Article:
Some say that birders/bird nerds/birdwatchers are a bit crazy. Australian BirdLife’s annual Twitchathon fundraiser shows that it might be true.

Twitchathon is “The Amazing Race” for bird lovers. For one mad weekend, teams of birders race each other for the prize: seeing the most bird species in a limited time. Teams have been preparing for months – checking sites, planning strategies, researching bird observations on eBird.org, memorising bird calls from phone apps.

Crazy maybe, but Australian birders are also great at fundraising to protect wild birds.

The real winners of Twitchathon 2019 are the birds, who benefit through tree planting, roosting sites, research and habitat protection. So we thought we would write this article to celebrate the teams that raise the most money for Australian birds this year.

In 2018 teams from all over Australia raised over $40,000 for birds including the Mallee Emu-wren of Victoria & South Australia, and the endangered Regent Honeyeater of NSW, Vic & Qld. This year the target was $60,000, and and they made it!!

This year the little-known King Island Brown Thornbill will benefit from Tasmanian twitchathon teams including the Spooted Paradolts, Bird Nerds and Just a Gull; and nest boxes will be built for the south-eastern Red-tailed Black Cockatoo thanks to the efforts of South Australian teams Fowler’s Folly, the Belair Twitch Project and others.

In the Northern Territory a small Darwin-based team have captured our hearts with their Star Wars theme. The Mannikin Skywalkers say:

“Coming from all flights of life, the Mannikin Skywalkers are not Emused with the fowl treatment of native birds. We aint no lyres, we peliCAN help Tern this CATastrophy (we dislike those) around like the neck of an owl so our birds can have a splendid envi(wren)ment and not disappear like the paradise parrot.” Read more and donate here. 

The Mannikin Skywalkers join 29 teams Australia-wide that have already raised over $500. See those high performing teams here:

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Money raised by the Mannikin Skywalkers and the other NT teams will be used to buy a scope for volunteer researchers to count endangered shorebirds on Shoal Bay, Darwin, a Key Biodiversity Area. Any extra will support the Larrakia Rangers to protect and improve Shoal Bay for the shorebirds.  We visit Lee Point, part of Shoal Bay, to see the shorebirds on our Wild Top End 6 day tour.

Shorebirds flying Shoal Bay NT

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Want to see your favourite bird win big dollars? Donate at the links here:

South-eastern Red-tailed Black Cockatoo
This magnificent large cockatoo used to live right across Australia, but their south-eastern population has declined to just 1000 birds due to habitat destruction. We have seen them only rarely on our Great Ocean Road tour.

Migratory Shorebirds, including Great Knot & Eastern Curlew
Such an important project – Darwin’s Shoal Bay is one of the first places waders can rest and feed after an epic journey across the Pacific. But increasing pollution and human interference are making it hard for them.

Eastern Curlew Shoal Bay Darwin

Eungella Honeyeater
A beautiful bird restricted to a tiny area in the Mackay region of north Queensland. In 2018 a bushfire destroyed a large area of their only habitat – leaving scientists worried that these birds may not have enough forest left to survive in the long term.

Bush Stone-curlew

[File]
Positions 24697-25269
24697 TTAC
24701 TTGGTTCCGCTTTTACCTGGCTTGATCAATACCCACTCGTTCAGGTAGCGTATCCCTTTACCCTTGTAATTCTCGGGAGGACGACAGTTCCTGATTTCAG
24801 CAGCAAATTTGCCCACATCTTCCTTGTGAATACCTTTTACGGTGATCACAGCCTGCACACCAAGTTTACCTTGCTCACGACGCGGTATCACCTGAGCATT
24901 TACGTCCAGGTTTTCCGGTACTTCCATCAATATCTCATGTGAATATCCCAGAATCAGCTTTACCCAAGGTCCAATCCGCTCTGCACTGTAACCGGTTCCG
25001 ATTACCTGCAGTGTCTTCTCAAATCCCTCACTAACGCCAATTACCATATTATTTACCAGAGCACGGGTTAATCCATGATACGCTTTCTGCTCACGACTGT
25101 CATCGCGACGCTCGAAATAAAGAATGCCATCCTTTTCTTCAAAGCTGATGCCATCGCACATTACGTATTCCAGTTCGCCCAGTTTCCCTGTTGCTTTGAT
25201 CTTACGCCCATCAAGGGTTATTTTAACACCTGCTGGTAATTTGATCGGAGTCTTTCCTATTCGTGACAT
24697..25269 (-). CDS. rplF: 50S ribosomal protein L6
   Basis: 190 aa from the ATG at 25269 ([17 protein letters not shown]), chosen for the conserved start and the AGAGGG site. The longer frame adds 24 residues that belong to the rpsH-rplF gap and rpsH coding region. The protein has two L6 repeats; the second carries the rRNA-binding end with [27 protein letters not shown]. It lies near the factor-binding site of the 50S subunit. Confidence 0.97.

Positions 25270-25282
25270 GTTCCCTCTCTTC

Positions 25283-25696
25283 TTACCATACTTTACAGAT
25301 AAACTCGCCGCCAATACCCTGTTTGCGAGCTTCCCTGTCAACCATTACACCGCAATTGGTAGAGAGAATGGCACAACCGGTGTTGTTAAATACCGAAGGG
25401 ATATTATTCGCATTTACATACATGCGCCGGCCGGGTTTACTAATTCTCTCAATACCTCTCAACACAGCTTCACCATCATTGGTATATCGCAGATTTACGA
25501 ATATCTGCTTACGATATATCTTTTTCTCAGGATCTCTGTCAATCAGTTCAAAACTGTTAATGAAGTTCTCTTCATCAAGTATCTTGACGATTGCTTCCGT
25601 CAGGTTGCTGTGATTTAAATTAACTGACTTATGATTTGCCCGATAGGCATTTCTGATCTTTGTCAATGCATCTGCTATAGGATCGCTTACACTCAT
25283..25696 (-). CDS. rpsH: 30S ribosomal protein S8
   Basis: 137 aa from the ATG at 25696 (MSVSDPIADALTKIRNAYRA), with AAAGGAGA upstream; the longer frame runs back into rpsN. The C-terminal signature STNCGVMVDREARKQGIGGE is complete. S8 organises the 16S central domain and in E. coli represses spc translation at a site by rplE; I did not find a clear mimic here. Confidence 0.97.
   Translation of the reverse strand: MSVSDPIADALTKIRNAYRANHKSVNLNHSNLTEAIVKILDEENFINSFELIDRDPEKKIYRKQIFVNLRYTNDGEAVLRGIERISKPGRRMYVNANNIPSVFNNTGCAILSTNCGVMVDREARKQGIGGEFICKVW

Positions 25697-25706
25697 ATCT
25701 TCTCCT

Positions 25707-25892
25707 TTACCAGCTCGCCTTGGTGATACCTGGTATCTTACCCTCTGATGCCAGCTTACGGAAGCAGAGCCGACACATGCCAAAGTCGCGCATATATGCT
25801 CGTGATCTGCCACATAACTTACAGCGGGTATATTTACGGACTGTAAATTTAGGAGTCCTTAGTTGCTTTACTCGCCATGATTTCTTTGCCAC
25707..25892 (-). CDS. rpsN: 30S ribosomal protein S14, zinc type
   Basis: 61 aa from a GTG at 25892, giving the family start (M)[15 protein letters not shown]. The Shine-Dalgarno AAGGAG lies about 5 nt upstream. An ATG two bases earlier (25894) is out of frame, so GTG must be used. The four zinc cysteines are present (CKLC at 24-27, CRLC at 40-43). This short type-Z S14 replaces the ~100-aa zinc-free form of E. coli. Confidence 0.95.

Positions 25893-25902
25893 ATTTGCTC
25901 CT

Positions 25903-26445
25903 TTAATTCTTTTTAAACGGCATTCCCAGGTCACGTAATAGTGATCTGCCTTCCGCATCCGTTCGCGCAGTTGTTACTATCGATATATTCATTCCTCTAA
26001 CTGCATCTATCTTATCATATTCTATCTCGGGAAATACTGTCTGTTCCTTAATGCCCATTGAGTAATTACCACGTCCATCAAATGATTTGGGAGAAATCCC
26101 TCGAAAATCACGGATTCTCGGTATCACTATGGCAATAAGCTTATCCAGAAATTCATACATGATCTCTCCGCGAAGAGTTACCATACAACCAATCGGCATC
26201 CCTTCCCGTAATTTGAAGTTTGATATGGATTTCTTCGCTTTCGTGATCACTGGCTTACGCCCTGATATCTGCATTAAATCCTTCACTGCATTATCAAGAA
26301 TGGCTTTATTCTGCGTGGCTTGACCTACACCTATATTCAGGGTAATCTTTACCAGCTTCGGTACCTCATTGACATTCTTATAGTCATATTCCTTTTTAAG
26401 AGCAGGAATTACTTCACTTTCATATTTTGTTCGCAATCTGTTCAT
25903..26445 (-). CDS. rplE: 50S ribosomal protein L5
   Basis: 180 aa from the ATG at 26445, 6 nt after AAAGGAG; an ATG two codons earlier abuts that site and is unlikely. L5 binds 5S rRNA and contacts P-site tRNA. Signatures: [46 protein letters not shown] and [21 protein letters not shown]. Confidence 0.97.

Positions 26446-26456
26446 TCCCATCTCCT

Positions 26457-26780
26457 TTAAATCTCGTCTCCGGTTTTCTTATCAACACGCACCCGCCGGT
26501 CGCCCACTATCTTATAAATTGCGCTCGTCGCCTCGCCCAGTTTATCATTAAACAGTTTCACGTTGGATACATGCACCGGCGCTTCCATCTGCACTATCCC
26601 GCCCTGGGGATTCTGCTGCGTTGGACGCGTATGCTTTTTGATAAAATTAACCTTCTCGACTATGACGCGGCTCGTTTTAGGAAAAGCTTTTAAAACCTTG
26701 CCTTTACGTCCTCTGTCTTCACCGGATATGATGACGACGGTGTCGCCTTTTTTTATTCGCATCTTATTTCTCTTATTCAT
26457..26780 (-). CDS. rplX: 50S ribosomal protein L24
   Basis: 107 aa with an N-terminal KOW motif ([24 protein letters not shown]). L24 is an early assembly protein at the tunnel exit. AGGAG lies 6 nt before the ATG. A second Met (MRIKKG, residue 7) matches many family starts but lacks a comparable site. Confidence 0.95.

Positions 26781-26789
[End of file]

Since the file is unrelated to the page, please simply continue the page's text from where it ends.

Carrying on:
These large ground birds fill the nights with sound in Australia’s north, but their calls have gone silent in the south. Funds raised help the reintroduction of these wonderful birds to the ACT.

bush Stone-curlew fundraising Twitchathon 2019

King Island Brown Thornbill
Brown Thornbills are cheerful tiny birds that we love to see in the eucalyptus forests of south-eastern Australia – and King Island has its own subspecies. But after decades of land clearing and bushfires, so few are left that scientists fear that this tiny bird will go extinct in the next 20 years. BirdLife Australia is working hard on King Island to improve habitat, educate landowners, and turn the tide for these sweeties.

Shorebirds Floating Roost Project, for Curlew Sandpipers, Red-necked Stints & others
We have seen this project working at the Western Treatment Plant, near Melbourne, which we visit on bird tours and Maximum Wildlife tours. It doesn’t sound as essential as some of the other projects, but it is – without safe places to rest, migratory shorebirds can’t fatten up for their long flight to the Arctic to breed. Birds love these floating roosts, and humans can’t disturb them!

Carnaby’s Black-Cockatoo
We have been fortunate to see these glorious big cockatoos on our Maximum Wildlife trips to WA. But will future visitors get to see them? Their population has halved in recent decades, so these iconic Aussie birds desperately need a massive tree planting effort to save the species.

carnaby's black-cockatoo twitchathon 2019

Echidna Walkabout Nature Tours as a company is proud to have donated to the Northern Territory Migratory Shorebirds project, and privately as an individual (Janine Duffy) to the King Island Brown Thornbill and the Bush Stone-curlew for Twitchathon 2019.  But its so hard to choose a favourite!

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Here are the current leaders in the race to raise funds for Australian birds, by state:

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Please help!  You can still donate to twitchathon anytime until the end of 2019.  We will try to keep updated these results of the most important race to raise money to save Australia’s birds.

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NOTES & REFERENCES:

BirdLife Australia Twitchathon: https://twitchathon.birdlife.org.au/

 

 

 

 

 

 

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